Aija Dirbe (1932‒2014), a long-time employee of the museum, recalled that the director’s post was taken by a madam ‒ Herta Hanzena ‒ shipped off from the Council of Ministers where they had wanted to get rid of her. Although a fluent Latvian speaker, she had mostly communicated in Russian, preferring, like her successor in the post of the museum’s director Maria Lebedkova, to hire people who only spoke Russian. 

Recalling his first years at the museum, the medical historian Arnis Vīksna has also shared his opinion on the director: “The atmosphere at the museum was quite oppressive. Director Hanzena was a failed soviet apparatchik on her way down the nomenklatura ladder, and the museum was her last stop. She maintained a strict work discipline, which was not a bad thing at all, and an even stricter ideological supervision, because there was no way the museum could exist without due mistrust and vigilance. Loyal personnel were required for that, and they were recruited among party veterans who came to the museum to enjoy well-deserved rest after their revolutionary and military efforts.”

Perhaps this overview of opinions about Hanzena as the director of the museum is best concluded with a comment by the academician Jānis Stradiņš. While he considered the new director a dogmatically minded lady, Stradiņš also conceded that it would have been hard to open the museum without Hanzena, who implemented harsh discipline: “[..] the decision of appointing Hanzena the director of the museum was non-negotiable; it was made by the Central Committee. However, she was a capable administrator ‒ at least she did not permit any misappropriation of the museum holdings.”

At a presentation in mid-1960s. MHM Holdings, 31060-2.

The new director’s main task was preparing the exhibits for transportation to the new premises at 1 Leona Paegles Street and setting up a permanent exhibition, which had not been achieved either in 1958 or in 1959.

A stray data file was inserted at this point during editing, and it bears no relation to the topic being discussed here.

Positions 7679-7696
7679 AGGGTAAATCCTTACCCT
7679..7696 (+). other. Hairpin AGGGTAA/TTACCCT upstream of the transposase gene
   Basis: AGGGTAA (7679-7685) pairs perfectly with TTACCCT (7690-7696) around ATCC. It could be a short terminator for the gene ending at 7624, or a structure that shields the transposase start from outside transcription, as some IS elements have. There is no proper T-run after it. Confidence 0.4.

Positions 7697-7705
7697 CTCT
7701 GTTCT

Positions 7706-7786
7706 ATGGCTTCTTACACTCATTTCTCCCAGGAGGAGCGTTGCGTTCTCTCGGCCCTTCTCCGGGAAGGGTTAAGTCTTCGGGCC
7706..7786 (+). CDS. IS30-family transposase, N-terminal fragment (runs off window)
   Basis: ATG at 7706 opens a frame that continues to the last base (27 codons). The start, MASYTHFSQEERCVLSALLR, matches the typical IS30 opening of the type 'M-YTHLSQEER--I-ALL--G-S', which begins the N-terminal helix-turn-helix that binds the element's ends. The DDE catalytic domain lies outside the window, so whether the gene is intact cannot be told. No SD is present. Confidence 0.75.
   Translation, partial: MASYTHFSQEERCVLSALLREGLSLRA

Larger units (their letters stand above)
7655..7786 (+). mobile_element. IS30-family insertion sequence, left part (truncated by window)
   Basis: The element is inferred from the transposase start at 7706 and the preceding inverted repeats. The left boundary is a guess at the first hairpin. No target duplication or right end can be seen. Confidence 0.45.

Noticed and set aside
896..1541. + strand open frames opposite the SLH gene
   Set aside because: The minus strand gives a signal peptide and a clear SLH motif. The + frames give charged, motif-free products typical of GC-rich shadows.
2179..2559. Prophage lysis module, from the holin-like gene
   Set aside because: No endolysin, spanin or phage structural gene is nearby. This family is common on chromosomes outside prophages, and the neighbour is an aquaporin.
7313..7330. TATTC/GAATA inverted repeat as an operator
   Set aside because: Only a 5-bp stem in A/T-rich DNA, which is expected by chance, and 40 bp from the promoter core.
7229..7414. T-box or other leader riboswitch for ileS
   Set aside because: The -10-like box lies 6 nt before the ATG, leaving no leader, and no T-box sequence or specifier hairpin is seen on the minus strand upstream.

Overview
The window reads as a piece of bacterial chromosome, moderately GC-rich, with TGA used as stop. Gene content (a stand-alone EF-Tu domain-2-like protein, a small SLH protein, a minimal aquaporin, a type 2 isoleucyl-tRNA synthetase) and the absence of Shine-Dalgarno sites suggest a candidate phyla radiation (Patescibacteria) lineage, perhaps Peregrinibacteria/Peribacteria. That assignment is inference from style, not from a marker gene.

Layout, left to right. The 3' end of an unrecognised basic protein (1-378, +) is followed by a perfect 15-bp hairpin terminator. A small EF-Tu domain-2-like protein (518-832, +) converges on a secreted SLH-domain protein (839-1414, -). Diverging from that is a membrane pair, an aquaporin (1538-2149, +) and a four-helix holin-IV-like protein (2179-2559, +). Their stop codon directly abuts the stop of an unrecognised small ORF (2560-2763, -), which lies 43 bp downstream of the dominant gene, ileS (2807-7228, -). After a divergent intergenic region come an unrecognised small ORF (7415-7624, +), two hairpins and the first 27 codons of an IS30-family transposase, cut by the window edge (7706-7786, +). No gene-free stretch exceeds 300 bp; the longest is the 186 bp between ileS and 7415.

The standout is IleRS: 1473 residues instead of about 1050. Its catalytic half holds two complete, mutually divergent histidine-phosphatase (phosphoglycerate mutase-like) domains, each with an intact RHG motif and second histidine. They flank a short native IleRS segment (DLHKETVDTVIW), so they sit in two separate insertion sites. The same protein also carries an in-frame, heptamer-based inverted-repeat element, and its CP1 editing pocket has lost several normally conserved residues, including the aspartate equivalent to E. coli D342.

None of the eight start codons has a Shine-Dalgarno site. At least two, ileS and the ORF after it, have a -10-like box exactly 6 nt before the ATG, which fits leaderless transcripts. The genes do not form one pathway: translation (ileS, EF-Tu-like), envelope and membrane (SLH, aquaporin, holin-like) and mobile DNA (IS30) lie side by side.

The permanent exhibition was designed based on the chronological principle developed by Pauls Stradiņš. It opened with a display exploring the so-called “medicine in the primaeval community” (ethnomedicine), to which a panel dedicated to the People’s Republic of China was added; Ancient Egypt came next, represented with papyrus replicas and reconstructions of surgical instruments. It was chronologically followed by the medical science of Ancient Greece and Rome, then the age of feudalism with the medieval city diorama demonstrating the techniques of the time. Next came an overview of medical developments in the 17th, 18th and 19th centuries; the greatest treasure among these exhibits was a 1555 copy of Vesalius’ anatomical atlas “De Corpora Humanis Fabrica”. The contemporary perception of the human body was showcased by a glass man made in the German Democratic Republic. A display devoted to the Soviet healthcare system followed, tracing its development from the first years of the Soviet state and highlighting the part of the Second World War known in the Soviet Union as the Great Patriotic War with a separate section. A section of the exhibition also dealt with medicine in the Baltic republics with an extensive part of it dedicated to then popular health resorts of Soviet Latvia.

The greatest difficulty was presented by the display exploring Soviet medicine: obviously, it had to reflect and justify the assumption that it was in the Soviet Union that medical science had reached the apex of its development. Thanks to Pauls Stradiņš’ contacts with prominent Soviet physicians, the collection featured a number of artefacts related to Soviet healthcare, however this part of the museum holdings was properly and purposefully developed under the tenure of the new director.

There was also no consensus in museum’s scientific advisory council ‒ headed for a short time after Stradiņš’ death by Prof. A. Bieziņš (1897‒1975), then by academician P. Gerke (1904‒1985) ‒ regarding the thematic and chronological framework of the various parts of the permanent exhibition, and yet the main problem was finding the best way of showcasing Soviet medical science and healthcare, an aspect on which the official inauguration of the museum hinged.